With this being said, Forsyth doesn’t try and sell us a plain old history book here. He never loses sight of the fact he’s writing a novel with the primary purpose to entertain the reader, and weaves in most of the various historical details he shares with us right into the story. It actually comes to the point where it becomes impossible to tell the truth from the author’s imagination.
This blending of the fiction and real-life has the effect of making the entire novel feel a lot more believable, and that includes the nature of the plot, his portrayal of all the characters, their motivations, and their actions. Once you lose yourself in the story, it almost starts to feel as if you’re reading a novelized account of a true operation to infiltrate a sect of Nazis.
If there’s one thing I’d like to commend Forsyth for, it’s his determination to never allow the reader to forget the horrors endured by the victims of the Holocaust, despite the fact it adds a tangible amount of weight to the novel. He seldom outright devolves into describing scenes of an overtly horrific nature, but rather, gives you the bits of information you need to let your imagination do the rest of the heavy lifting.
It is always tempting to wonder what would have happened if … or if not. Usually it is a futile exercise, for what might have been is the greatest of all the mysteries.― Frederick Forsyth, The ODESSA File
The Pitfall of Collective Guilt
In addition to exploring the horrors of the past and exposing them before the light, Frederick Forsyth also does what he can to explore the repercussions of the Second World War on the German people themselves. This is largely done through the main character, as we observe his increasingly traumatizing dive into his own country’s past.
Through him, we get to see how most German people (of his generation, at least) perceive what their own countrymen, and in many cases direct relatives, did during the Holocaust. As he sheds the yoke of ignorance and learns the details behind the relatively vague story he had been taught since childhood, we touch upon the subject of collective guilt.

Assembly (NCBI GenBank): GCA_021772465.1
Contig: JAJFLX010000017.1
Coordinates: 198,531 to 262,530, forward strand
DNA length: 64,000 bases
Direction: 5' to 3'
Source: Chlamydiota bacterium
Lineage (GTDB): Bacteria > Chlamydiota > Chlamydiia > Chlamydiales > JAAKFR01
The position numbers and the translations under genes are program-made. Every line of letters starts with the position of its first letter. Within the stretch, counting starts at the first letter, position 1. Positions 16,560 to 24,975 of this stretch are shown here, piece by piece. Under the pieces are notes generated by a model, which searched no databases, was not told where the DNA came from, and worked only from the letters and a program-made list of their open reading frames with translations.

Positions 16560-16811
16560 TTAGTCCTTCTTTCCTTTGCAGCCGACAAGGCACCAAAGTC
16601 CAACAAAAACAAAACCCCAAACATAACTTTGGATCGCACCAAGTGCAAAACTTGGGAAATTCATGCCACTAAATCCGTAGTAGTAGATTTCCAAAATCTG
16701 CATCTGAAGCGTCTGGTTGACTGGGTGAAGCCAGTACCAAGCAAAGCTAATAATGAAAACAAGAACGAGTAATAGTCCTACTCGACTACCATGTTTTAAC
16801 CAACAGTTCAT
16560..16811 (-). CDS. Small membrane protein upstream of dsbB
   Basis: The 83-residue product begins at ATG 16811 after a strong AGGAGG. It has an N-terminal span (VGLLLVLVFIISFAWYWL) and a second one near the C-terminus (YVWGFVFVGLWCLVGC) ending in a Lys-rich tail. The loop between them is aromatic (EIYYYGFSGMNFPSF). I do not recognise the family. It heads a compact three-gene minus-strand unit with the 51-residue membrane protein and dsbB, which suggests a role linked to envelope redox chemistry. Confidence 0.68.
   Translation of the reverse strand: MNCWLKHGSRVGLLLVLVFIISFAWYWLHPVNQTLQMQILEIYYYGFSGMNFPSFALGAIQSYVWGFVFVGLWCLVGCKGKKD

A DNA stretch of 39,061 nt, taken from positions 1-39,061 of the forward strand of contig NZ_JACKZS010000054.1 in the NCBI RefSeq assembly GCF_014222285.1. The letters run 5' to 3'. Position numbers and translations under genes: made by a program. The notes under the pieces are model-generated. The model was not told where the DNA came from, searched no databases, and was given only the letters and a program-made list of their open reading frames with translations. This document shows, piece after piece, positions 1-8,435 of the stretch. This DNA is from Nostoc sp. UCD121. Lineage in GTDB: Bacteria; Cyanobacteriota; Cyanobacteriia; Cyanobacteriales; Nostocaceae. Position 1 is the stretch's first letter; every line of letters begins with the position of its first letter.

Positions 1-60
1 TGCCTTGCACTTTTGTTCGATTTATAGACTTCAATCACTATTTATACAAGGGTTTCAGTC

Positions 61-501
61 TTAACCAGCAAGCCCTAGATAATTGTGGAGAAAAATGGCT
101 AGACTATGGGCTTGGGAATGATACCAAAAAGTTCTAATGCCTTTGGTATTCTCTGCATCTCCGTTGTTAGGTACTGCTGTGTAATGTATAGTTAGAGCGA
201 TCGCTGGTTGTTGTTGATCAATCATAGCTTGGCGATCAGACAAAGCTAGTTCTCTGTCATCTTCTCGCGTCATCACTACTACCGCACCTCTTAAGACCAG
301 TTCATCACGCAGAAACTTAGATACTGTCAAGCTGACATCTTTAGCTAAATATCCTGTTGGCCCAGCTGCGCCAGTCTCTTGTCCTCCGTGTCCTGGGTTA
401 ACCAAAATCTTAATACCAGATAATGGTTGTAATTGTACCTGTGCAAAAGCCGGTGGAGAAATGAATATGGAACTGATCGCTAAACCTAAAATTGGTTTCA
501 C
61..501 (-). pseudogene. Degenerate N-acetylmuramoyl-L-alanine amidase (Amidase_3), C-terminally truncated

In my opinion, Forsyth did an excellent job in showing how different types of people interpreted this guilt, from those who outright rejected its existence, to others who allowed their lives to be guided by it. He makes a good case for it being a very real and powerful tool which can be used to teach a valuable lesson. However, he doesn’t forget the other side of the coin, and shows the pitfalls of such an approach, namely to make culpable those who had nothing to do with it, and allowing those who did do something, to get away with it.
Inevitably, as we learn about how modern German society (at least at the time this novel was written) saw its life restructured after the war, we cross paths with the titular ODESSA organization. We learn a whole host of true facts about it, but in my opinion, what really stood out was the way in which its members benefited from the country’s collective guilt.
Indeed, the mystery as to why so many Nazi and SS criminals escaped the hand of justice after the war was over looms large for the main character. In much greater and more revealing detail than I’ve seen it before, the author explains how this collective guilt created a general reluctance to dig up the past, for each dead victim served as a reminder of wrongdoing, even if one had nothing to do with it.